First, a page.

South Georgia - Final Push Under Way
…to remove alien invasives
Final push to remove alien invasives from South Georgia gets underway
Team Rat prepares to head to the Southern Ocean to save this globally important seabird sanctuary…
In January 2015, an 18 strong international team led by a Scottish charity, the South Georgia Heritage Trust, will depart from the Falkland Islands in the South Atlantic heading for the remote British Overseas Territory of South Georgia. This represents the third and final stage of a five year endeavour to rid the island of millions of invasive rats and mice, which threaten the survival of one of the world’s most important seabird sanctuaries.
The South Georgia Heritage Trust’s ambitious £7.5 million Habitat Restoration Project aims to reverse the ecological destruction wrought by invasive rodents that were introduced inadvertently by sealers and whalers to this wildlife oasis over a period of 200 years. More recently, climate change has been causing the retreat of the island’s glaciers allowing the rats to gain an ever stronger foothold on South Georgia.
After 18 months of logistical preparations:
· 95 tonnes of bait has been manufactured and packed into shipping containers to make the long journey from Bell Labs in Wisconsin, USA to South Georgia
· Three former air ambulance helicopters (one previously owned by Jackie Onassis) have completed their final engineering and flight checks at Oxford Airport in the UK and are already en route
· Members of Team Rat including three New Zealand pilots, two British engineers, two chefs and a doctor are making their own final preparations to join the RRS Ernest Shackleton, chartered from the British Antarctic Survey
On arrival in South Georgia, the team will begin laying bait depots and flying fuel drums, bait, equipment and food from the helideck of the RRS Ernest Shackleton to 7 or 8 separate forward operating bases. Once aerial baiting commences, GPS tracking systems will be used to keep an accurate record of bait coverage. The objective is to spread 95 tonnes of bait by helicopter with some hand-baiting over an area of 364 square kilometres, including a 227km stretch of sinuous coastline. The three month field operation between January and the end of April will involve almost 450 flying hours, requiring 260 bait pods to be laid and 450 drums of fuel to keep the helicopters in the skies above South Georgia.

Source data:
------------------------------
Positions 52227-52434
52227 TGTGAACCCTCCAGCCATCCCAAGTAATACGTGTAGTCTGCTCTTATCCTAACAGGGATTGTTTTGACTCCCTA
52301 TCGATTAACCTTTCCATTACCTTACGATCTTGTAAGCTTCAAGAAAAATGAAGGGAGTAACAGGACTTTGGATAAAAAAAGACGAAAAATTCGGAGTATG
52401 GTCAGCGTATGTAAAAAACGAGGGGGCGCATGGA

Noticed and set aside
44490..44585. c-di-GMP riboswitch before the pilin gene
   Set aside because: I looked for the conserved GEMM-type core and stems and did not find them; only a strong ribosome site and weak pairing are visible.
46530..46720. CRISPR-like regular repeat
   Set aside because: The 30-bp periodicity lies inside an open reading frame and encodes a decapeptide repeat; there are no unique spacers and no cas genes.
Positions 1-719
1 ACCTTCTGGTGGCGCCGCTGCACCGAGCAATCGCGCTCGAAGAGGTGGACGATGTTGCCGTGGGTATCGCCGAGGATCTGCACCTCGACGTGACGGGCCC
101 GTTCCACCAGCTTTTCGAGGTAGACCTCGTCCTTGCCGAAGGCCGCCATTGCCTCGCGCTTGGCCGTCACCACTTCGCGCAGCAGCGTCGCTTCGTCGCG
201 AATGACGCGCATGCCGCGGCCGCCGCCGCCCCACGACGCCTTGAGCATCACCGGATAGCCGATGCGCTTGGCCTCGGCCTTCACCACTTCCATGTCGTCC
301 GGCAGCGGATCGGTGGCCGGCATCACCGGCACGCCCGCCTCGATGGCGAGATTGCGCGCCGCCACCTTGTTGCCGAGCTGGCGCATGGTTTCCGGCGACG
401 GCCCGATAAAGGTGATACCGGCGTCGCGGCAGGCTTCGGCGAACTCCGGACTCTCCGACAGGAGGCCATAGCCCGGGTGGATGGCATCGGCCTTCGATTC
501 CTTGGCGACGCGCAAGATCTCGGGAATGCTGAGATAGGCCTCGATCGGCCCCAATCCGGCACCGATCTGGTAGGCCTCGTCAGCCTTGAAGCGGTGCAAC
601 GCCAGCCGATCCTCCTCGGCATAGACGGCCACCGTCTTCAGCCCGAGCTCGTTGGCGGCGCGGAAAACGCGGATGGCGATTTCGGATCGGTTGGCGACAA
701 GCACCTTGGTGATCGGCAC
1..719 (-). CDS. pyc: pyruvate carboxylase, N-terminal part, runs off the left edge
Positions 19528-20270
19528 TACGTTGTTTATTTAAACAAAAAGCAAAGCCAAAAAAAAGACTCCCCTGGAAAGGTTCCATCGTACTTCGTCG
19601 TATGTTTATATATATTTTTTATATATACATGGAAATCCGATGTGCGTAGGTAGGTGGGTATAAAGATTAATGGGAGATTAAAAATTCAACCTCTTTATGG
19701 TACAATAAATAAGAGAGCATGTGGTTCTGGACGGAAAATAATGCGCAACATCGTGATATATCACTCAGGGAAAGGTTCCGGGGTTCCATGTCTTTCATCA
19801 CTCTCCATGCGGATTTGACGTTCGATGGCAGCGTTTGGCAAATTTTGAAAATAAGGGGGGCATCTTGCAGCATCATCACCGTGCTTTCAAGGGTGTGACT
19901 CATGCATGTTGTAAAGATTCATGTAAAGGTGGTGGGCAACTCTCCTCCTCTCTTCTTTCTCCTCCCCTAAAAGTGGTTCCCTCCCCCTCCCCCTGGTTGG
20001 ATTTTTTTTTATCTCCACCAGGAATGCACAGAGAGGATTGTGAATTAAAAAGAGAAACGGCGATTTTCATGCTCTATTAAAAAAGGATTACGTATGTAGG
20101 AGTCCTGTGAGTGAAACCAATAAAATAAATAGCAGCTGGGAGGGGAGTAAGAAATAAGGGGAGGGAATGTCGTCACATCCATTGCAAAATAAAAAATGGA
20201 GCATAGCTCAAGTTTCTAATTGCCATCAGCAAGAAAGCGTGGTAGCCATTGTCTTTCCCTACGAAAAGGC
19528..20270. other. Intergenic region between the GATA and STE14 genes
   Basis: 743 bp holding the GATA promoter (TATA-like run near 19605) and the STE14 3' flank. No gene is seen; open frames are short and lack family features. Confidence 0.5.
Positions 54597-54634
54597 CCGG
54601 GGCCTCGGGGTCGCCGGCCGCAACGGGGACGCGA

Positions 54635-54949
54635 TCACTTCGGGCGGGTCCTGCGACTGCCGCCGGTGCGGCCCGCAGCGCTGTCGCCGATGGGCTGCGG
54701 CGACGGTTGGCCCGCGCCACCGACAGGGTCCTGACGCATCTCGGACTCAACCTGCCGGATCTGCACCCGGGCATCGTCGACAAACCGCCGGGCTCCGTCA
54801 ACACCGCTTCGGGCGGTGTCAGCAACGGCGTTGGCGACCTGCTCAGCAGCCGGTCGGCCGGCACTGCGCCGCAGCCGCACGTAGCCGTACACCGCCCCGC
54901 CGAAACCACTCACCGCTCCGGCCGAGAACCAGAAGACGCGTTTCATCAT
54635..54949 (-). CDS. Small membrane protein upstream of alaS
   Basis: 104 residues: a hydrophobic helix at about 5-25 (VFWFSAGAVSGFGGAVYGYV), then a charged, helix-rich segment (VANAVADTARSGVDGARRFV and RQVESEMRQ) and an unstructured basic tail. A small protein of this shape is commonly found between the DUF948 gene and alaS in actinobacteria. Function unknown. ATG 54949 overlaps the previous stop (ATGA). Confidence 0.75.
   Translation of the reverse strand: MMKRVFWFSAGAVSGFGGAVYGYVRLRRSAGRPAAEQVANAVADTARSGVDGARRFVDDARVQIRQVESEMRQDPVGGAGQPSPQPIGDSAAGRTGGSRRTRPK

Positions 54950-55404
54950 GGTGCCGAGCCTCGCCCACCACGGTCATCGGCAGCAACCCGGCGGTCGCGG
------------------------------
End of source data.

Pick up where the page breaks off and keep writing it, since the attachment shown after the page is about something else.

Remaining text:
A successful trial phase in 2011, followed by a second phase conducted in 2013 which experienced the worst weather conditions for a decade, shows every sign of having brought about the removal of rats from almost two-thirds of South Georgia. 65% of the island’s rat-infested areas has now been baited, making this project already five times larger than any other rodent eradication area ever tackled anywhere in the world.
The final challenge is to complete the baiting of the entire island during the brief sub-Antarctic summer months and this will be followed by two further years of monitoring by the South Georgia Heritage Trust and the South Georgia Government (GSGSSI). Assuming no signs of rodents have been discovered by this time, South Georgia will be declared free of rodents for the first time since humans first came to the island.
Project Director, Professor Tony Martin from the University of Dundee, leads an international team with expertise ranging from GPS and data management, to meteorology, polar logistics and an intimate knowledge of South Georgia and its wildlife. For more than a decade he has dreamed of a rat-free South Georgia. “Once you have experienced the magic of this extraordinary wildlife wilderness, you cannot ignore the fragility of this unique environment and the challenges it faces – it is a man-made problem, but we have a solution in our grasp.”
The Habitat Restoration Project has been funded by donations raised by SGHT and its US counterpart Friends of South Georgia Island (FOSGI), who have together so far raised some £6.5 million ($10.2 million) of the £7.5 million ($12 million) needed to complete the eradication project.
Financial support has come from the international business community; UK, US and Norwegian Trusts and Foundations; and from individual supporters, including thousands of cruise-ship passengers, whose visits to South Georgia have inspired support for this fragile ecosystem. The project has also received a grant of £250,000 from the UK Government (DEFRA) and a grant of £253,058 from the Darwin Initiative. Help-in-kind has come from US Bell Laboratories, who have supplied the bait; while in the UK, ARCO has provided clothing for the team.
South Georgia is one of the most important breeding sites in the world for penguins, albatrosses, prions, petrels, as well as the endemic South Georgia Pintail and South Georgia Pipit. Already there have been signs of recovery, with evidence of pipits breeding where previously they were absent, while Pintail chicks have been sighted in areas where they have not been seen for a century or more. Yet the existence of these species still hangs by a thread. Where once there were dense clouds of birds flying, nesting, and breeding all over the island, rats have changed this landscape. Now for the first time in two centuries the prospect of a different future for the wildlife of South Georgia is within sight.
South Georgia Heritage Trust
3rd December 2014